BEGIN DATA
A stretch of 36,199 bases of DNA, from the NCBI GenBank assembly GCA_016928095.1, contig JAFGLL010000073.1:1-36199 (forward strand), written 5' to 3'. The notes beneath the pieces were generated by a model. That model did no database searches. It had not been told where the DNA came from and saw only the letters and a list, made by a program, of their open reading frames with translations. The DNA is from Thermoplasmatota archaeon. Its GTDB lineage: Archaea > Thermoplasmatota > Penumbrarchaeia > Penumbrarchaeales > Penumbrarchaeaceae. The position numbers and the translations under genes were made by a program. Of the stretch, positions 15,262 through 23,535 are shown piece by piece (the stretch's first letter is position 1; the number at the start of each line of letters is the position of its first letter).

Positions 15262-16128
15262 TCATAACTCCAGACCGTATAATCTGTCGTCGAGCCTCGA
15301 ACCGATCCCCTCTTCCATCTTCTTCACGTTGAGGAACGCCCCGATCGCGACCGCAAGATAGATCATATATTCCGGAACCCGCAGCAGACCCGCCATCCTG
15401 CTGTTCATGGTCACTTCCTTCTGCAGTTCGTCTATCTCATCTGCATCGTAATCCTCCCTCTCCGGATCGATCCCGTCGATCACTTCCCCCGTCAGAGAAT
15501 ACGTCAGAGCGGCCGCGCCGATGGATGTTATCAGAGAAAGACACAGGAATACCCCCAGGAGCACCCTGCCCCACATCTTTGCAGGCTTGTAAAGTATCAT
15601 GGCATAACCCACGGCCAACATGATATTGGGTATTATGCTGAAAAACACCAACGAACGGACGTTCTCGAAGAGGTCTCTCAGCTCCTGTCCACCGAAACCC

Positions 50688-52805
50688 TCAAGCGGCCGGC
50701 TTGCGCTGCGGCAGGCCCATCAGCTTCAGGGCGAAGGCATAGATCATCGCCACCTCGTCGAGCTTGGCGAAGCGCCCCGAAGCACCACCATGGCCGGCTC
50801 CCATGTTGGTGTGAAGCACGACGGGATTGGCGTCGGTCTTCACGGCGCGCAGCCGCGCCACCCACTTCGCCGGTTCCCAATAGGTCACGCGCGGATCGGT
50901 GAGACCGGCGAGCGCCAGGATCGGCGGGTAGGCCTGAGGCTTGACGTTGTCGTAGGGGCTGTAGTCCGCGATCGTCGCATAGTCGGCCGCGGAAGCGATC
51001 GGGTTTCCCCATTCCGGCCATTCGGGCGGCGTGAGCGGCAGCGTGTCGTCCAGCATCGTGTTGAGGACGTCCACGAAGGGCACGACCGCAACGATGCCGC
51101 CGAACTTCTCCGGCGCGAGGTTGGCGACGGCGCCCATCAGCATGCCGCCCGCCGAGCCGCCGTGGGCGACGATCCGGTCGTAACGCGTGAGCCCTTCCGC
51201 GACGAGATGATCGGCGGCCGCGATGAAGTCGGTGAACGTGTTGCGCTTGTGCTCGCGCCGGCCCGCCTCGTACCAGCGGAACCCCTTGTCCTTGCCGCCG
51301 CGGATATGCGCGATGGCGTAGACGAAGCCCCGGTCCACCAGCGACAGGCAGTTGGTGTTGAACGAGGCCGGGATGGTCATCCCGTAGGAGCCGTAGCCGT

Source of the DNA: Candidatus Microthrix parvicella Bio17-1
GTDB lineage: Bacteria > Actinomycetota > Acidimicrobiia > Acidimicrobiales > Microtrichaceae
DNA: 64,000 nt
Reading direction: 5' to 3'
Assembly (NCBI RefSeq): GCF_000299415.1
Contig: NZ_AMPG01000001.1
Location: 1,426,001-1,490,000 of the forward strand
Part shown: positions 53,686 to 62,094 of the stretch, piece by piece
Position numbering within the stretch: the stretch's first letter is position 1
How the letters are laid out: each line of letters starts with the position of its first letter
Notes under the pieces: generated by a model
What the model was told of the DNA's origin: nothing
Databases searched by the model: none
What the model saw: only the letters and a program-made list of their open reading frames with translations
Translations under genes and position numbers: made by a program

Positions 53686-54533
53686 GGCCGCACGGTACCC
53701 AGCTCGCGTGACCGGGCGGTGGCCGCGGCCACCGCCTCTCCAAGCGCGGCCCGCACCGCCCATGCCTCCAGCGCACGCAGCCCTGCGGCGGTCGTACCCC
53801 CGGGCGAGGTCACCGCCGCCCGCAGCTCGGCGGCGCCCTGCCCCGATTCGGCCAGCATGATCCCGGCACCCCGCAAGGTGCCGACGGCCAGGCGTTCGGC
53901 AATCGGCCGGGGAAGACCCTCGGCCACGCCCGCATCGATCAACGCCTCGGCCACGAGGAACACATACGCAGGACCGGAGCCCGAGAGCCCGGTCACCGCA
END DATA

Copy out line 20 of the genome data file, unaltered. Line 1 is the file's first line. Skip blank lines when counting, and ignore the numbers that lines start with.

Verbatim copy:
Reading direction: 5' to 3'